Packers Preparing For Bears' Best

The fact that the Bears have been eliminated from the NFC playoff picture doesn’t change the way the Packers will prepare for them. They’re still a bitter rival, still possess a talented defense, and there’s still too much at stake. - More Audio | Video | Packers-Bears Game Center Notebook: Kuhn Ready As Lead FB Mike McCarthy Press Conference Transcript - Dec. 19


The fact that the Chicago Bears have been eliminated from the NFC playoff picture doesn't change the way the Packers will prepare for them this week.

They're still a bitter rival, still possess a talented defense, and unlike Chicago's situation late last season, there's still too much at stake for Green Bay.

Some parallels can be drawn between this Sunday's game at Soldier Field and last year's on New Year's Eve. By the time the Packers took the field that night, they had been eliminated from playoff contention and were playing to go out on a good note, like the Bears (5-9) are now.

But last year Chicago had clinched the No. 1 seed and home-field advantage throughout the NFC playoffs, whereas this year the Packers still have that top seed in their sights. And for a young team that's not playoff-tested like the 2006 Bears were, having qualified for the postseason the year before, the 2007 Packers need to do everything they can to keep their momentum going as the regular-season concludes.

"You want to be able to steamroll into the playoffs, not tip-toe," center Scott Wells said. "It's very important to wrap up these next two games and carry that into the playoffs. You don't want to be looking for answers why you lost two games while you're trying to get ready for the playoffs."

Rest assured the Bears would love to raise some questions about their arch-rival's playoff readiness. And even though they lost this past Monday night in Minnesota, the Bears looked like their defense was getting back to its dangerous ways of the past few seasons.

They held Vikings' running back Adrian Peterson, who had shredded them for 224 yards on 20 carries two months ago, to just 44 yards on his first 17 carries before he broke free for two key runs late in the 20-13 contest. The Bears also had four turnovers and two sacks.

"On Monday night, they played with a different swagger," receiver Greg Jennings said. "Their defense was struggling earlier in the year, and now after watching them Monday night it looked like they were back to the same old Bears defense."

The return of cornerback Nathan Vasher from a nearly three-month injury absence helped, but at the heart of it was middle linebacker Brian Urlacher. Having a down year by his perennial Pro Bowl standards, in part due to a lingering back injury, Urlacher was simply dominant at times against the Vikings.

He intercepted a deflected pass, recovered a fumble, posted both of the defense's sacks on blitzes up the middle, and was generally in the thick of everything.

"I watched that game the other night on TV and Urlacher made every play," quarterback Brett Favre said. "You can't blink one second because he'll make a play on you. He's very instinctive."

The Bears also appeared to turn him loose a little bit. Wells said that oftentimes Urlacher is brought up to the middle of the line of scrimmage to bluff a blitz, trying to get the center to change his protection call, and then he'll sprint back at the snap to cover the deep middle of the field in Chicago's Cover-2 scheme.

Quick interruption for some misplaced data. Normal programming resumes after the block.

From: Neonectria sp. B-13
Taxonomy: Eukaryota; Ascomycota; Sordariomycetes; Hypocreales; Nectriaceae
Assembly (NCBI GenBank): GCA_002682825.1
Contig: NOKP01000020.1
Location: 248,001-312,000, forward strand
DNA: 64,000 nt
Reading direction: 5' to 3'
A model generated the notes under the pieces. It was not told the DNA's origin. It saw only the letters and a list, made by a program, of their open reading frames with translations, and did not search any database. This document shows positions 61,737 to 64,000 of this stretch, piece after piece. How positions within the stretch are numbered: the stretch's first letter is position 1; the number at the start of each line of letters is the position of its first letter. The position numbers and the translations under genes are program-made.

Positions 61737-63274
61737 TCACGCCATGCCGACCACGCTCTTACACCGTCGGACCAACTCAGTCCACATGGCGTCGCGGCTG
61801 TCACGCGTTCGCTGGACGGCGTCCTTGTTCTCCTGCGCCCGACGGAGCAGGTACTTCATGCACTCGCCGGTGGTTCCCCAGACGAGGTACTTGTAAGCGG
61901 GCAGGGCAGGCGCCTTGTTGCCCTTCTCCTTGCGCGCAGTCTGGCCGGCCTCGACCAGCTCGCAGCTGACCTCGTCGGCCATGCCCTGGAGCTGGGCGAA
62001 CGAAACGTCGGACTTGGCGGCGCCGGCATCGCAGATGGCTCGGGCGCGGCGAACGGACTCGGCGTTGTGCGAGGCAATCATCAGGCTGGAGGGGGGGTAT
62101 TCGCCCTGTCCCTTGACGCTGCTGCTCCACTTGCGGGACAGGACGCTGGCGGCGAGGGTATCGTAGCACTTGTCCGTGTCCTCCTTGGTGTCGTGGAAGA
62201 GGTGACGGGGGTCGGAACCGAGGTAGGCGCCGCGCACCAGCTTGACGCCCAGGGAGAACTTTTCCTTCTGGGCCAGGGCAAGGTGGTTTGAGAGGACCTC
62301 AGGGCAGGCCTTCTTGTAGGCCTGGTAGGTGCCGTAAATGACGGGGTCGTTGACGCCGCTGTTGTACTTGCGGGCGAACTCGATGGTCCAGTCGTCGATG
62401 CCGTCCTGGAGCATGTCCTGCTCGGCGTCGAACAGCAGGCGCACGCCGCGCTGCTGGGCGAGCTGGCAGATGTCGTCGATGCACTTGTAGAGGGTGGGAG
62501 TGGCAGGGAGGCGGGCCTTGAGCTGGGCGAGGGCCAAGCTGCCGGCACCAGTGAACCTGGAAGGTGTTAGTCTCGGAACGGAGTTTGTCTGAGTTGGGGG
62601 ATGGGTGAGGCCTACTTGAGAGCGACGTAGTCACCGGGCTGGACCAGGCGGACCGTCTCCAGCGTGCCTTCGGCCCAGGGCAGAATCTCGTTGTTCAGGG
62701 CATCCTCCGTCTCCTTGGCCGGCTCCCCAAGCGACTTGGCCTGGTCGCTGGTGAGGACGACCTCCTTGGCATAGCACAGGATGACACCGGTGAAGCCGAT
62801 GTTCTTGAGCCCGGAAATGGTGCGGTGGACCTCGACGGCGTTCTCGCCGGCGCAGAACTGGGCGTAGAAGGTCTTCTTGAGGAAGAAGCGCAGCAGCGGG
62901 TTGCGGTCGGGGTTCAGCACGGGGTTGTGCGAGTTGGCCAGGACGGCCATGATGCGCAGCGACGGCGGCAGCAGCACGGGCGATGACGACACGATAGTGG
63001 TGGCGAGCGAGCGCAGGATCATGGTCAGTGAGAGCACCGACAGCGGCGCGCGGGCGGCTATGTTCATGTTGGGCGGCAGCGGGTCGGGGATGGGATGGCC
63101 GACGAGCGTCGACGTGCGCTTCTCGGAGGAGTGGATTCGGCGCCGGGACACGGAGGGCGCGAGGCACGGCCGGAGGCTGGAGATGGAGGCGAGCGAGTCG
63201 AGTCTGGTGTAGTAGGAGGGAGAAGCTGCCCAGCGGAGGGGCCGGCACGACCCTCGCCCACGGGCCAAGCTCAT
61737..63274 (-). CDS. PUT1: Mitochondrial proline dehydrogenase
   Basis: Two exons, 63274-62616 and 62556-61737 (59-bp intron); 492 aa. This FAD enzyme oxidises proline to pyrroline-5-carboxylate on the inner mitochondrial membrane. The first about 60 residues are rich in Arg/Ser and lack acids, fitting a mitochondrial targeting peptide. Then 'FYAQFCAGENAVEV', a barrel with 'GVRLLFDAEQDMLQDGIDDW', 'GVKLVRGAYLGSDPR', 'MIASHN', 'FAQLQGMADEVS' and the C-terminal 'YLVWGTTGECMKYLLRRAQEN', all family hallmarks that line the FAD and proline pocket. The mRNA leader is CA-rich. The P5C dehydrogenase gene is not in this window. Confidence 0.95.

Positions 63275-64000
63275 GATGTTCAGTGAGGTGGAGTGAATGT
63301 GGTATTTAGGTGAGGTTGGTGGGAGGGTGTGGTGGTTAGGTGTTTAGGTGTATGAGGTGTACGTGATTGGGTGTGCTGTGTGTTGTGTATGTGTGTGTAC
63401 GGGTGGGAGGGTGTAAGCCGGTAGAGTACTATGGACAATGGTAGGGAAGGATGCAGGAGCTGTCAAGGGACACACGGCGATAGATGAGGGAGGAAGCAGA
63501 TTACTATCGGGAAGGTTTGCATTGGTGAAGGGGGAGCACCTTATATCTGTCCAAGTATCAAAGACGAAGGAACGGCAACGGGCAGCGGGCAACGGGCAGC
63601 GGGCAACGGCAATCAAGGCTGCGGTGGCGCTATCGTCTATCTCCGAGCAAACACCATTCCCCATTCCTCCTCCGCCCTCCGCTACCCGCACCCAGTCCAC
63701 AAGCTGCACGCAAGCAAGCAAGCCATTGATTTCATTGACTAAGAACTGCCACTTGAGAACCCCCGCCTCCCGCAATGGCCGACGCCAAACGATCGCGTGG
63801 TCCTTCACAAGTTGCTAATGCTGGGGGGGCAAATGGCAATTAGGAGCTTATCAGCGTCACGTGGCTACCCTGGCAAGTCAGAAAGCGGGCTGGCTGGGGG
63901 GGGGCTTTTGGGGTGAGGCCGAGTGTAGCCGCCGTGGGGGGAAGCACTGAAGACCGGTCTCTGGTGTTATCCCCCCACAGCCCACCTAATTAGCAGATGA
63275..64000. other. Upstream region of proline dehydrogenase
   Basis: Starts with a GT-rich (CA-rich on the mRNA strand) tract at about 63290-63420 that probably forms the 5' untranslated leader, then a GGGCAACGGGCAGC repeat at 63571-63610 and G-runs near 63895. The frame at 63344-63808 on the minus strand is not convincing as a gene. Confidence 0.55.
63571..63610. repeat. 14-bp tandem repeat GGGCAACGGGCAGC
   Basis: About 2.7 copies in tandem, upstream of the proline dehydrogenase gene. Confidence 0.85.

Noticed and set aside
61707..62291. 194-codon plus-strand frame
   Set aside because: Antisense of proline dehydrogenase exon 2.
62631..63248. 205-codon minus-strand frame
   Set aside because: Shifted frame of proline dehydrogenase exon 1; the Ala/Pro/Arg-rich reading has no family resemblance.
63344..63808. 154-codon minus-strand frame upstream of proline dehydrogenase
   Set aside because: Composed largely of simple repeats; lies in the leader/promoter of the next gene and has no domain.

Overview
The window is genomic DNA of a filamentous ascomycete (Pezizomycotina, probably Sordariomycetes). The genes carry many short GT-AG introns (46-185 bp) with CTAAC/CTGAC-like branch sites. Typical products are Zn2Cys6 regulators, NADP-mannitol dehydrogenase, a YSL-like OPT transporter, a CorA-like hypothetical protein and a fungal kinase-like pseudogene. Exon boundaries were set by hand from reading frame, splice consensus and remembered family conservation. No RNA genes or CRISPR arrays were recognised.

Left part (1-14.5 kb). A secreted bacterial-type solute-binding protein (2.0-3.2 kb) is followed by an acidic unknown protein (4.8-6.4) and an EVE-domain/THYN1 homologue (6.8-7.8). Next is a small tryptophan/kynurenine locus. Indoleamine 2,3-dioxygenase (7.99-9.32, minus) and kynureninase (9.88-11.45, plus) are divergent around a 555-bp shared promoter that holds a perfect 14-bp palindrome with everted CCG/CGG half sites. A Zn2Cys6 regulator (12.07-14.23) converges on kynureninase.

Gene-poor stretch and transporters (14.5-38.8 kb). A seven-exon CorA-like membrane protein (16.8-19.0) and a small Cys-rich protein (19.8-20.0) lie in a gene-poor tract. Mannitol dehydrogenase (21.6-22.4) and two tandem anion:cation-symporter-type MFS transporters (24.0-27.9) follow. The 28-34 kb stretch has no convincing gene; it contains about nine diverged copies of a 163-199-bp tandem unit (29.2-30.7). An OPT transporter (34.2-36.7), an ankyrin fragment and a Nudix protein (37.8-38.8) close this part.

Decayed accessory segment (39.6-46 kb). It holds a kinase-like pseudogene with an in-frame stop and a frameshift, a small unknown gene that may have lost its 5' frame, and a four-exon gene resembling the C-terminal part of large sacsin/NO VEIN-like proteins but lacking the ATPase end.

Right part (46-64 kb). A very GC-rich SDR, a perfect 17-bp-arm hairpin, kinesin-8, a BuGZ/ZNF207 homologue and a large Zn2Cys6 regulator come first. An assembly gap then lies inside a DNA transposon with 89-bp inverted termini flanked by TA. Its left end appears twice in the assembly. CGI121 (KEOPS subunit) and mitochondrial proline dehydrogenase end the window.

But he fooled the Vikings, actually blitzing and getting two lightning-quick sacks of quarterback Tarvaris Jackson.

"If the center sets on him, then they'll drop him out, trying to draw the center off a down lineman," Wells said. "This game, (the Vikings) didn't account for him, and he was coming free.

"Everybody has said he hasn't had a good year, but he's still an outstanding linebacker. He's very fast, instinctive. He can cover the pass and still play the run. He's definitely one of the tools they have on defense."

Urlacher didn't make the NFC Pro Bowl squad for only the second time in his eight seasons, a bit of news that left Favre "a little shocked" on Wednesday, but he still made a huge impact in the Bears' victory over the Packers on Oct. 7.

{sportsad300}In that game, Urlacher intercepted an ill-advised Favre pass that in essence turned the game around in the third quarter. The turnover set up a Chicago touchdown that became the first of 17 unanswered points in a come-from-behind 27-20 Bears victory.

That came after two earlier fumbles by the Packers sapped the juice from a strong start that should have produced more than a 10-point lead.

The Bears continue to have injury problems on defense, and their overall health this week is uncertain with defensive end Mark Anderson (knee), linebacker Lance Briggs (hip), defensive tackle Tommie Harris (knee) and Vasher (groin) all sitting out Wednesday's practice, though it was just a day-and-a-half after playing a game.

Still, the Packers know they can't play into the Bears' hands.

"We can't turn the ball over against their defense because they have a great defense," Jennings said. "We know they're going to force turnovers. They go as their defense goes, and if we give their offense a short field, that's going to put them in excitement mode, and who knows what can happen. We just have to make sure we go out there and execute."

There's plenty of incentive to. Stay alive for the No. 1 seed, beat a rival, keep the momentum going, and maybe get a little revenge, too.

"It's definitely one we remember, especially losing at home," said Wells, who also remembers the loss because he was poked in the eye and had to leave the game. "We felt like we let one slip away from us. We didn't finish. We came out guns a-blazing, and then gave the ball up too many times and didn't finish the game."

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